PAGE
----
Small businesses are expanding their staffs across the country, indicating more owners may be in need of working capital to handle larger payrolls.
According to payroll services firm ADP, employment in nonfarm private small businesses’ payrolls increased more than 100,000 on a seasonally adjusted basis during November. This accounted for nearly half of all employment gains across all payroll size groups.
“Private sector small business employment increased by 101,000 jobs from October to November according to the November ADP Small Business Report,” the company stated in a media release. “Due to the important contribution that small businesses make to economic growth, employment data that are specific to businesses with 49 or fewer employees is reported each month and broadly distributed to the public, free of charge.”
ADP also stated 48 percent of the employment growth experienced during November was associated with business that have between one and 19 employees.
This growth in employment could help explain the increase in optimism among most business owners.
Vast majority of business owners confident
Nearly 4 in 5 survey respondents said they believe the U.S. economy will improve or remain at the same level during 2015, according to BMO Harris Bank. Meanwhile, 93 percent of business owners believe their business will grow or remain the same size during the same time period.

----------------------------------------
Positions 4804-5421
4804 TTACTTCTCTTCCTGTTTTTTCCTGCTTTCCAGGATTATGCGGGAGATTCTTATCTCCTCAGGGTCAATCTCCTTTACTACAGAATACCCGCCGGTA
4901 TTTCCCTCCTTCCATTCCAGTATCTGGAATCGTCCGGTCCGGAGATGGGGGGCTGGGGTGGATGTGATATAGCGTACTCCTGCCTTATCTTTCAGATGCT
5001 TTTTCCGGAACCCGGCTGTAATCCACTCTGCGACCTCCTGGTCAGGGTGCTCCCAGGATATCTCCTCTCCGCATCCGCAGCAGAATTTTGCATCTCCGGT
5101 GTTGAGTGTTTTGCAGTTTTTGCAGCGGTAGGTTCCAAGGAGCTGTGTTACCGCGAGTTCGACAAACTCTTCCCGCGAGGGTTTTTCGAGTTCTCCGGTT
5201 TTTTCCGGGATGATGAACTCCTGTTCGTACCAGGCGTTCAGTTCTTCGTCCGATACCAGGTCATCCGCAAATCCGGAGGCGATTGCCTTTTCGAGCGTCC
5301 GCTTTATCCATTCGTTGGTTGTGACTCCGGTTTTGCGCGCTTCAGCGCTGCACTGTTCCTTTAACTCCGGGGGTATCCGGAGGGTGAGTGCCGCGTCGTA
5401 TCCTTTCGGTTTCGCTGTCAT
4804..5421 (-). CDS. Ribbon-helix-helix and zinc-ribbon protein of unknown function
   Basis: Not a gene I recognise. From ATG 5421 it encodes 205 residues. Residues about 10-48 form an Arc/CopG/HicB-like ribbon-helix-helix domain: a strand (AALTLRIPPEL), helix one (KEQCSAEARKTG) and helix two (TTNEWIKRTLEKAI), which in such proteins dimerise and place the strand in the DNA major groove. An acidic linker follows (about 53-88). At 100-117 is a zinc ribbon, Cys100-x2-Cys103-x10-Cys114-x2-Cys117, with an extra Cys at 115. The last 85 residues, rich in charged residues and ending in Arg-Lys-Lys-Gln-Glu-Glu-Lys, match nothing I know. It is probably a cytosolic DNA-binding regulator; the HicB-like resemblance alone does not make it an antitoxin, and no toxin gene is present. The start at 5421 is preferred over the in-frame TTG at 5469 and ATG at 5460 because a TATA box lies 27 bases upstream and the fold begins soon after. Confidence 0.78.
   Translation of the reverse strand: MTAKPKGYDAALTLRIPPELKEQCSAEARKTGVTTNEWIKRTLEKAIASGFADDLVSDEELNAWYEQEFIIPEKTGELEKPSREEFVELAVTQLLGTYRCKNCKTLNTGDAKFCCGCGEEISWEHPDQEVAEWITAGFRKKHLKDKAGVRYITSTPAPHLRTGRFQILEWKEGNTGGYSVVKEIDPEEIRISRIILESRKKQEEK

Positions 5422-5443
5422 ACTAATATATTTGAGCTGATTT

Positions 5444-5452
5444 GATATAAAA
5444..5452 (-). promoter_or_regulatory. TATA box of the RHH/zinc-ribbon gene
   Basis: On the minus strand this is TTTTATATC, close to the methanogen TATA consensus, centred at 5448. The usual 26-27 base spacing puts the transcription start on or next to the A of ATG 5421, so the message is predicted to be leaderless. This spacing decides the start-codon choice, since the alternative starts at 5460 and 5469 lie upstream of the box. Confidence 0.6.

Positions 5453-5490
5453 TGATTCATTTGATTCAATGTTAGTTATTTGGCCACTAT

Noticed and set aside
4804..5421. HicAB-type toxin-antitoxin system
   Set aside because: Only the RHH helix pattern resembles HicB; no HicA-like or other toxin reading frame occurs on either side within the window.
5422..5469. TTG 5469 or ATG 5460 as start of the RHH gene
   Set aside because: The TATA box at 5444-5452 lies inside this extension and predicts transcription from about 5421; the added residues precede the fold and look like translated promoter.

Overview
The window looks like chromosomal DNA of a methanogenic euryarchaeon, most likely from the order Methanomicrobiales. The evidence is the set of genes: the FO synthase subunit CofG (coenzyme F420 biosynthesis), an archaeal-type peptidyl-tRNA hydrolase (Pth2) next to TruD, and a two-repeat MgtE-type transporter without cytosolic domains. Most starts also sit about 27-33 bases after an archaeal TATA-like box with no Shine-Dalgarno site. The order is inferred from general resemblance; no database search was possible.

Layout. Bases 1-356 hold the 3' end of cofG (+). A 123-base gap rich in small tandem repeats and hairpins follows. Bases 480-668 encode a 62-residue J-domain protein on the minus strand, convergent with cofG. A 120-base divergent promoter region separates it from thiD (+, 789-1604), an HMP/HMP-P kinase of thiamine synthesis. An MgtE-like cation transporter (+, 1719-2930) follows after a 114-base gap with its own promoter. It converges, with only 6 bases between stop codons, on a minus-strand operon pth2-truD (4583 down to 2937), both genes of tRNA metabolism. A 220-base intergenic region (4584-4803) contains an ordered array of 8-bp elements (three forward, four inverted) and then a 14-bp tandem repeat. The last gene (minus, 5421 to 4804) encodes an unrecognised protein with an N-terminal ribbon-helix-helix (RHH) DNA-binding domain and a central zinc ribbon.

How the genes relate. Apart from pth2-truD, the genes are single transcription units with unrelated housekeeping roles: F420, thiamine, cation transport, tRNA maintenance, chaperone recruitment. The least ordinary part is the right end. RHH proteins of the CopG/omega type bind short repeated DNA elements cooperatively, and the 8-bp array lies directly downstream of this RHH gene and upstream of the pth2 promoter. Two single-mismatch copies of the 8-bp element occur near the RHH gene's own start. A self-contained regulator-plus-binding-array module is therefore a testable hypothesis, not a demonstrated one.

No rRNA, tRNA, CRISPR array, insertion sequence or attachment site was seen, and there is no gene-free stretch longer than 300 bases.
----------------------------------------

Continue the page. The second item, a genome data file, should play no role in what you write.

“While there are some causes for concern, both internationally and domestically, business owners and executives continue to exude confidence in their ability to grow their business in today’s economic environment,” Dave Casper, executive vice president and head of commercial banking at BMO Harris Bank, said in a press release. “That continued confidence is vital to the business-led economic recovery that has taken place over the past five years.”
The results of this survey were more positive than the one conducted 12 months ago, with Michael Gregory, head of U.S. economics at BMO Capital Markets saying 2015 is being heralded as a big year for consumer spending.
“Spending is finding support from strong job growth, lower energy costs and an appreciating U.S. dollar,” he said. “In reaction to continued sturdy consumer spending, we look for more businesses to expand their production, lifting both capital expenditure and hiring. This job-led, domestic demand should propel economic growth 3 percent in 2015, the best result in a decade.”
In addition to working capital for larger staffs, this confidence could lead to other expansion efforts that may require funding, such as more inventory and new real estate.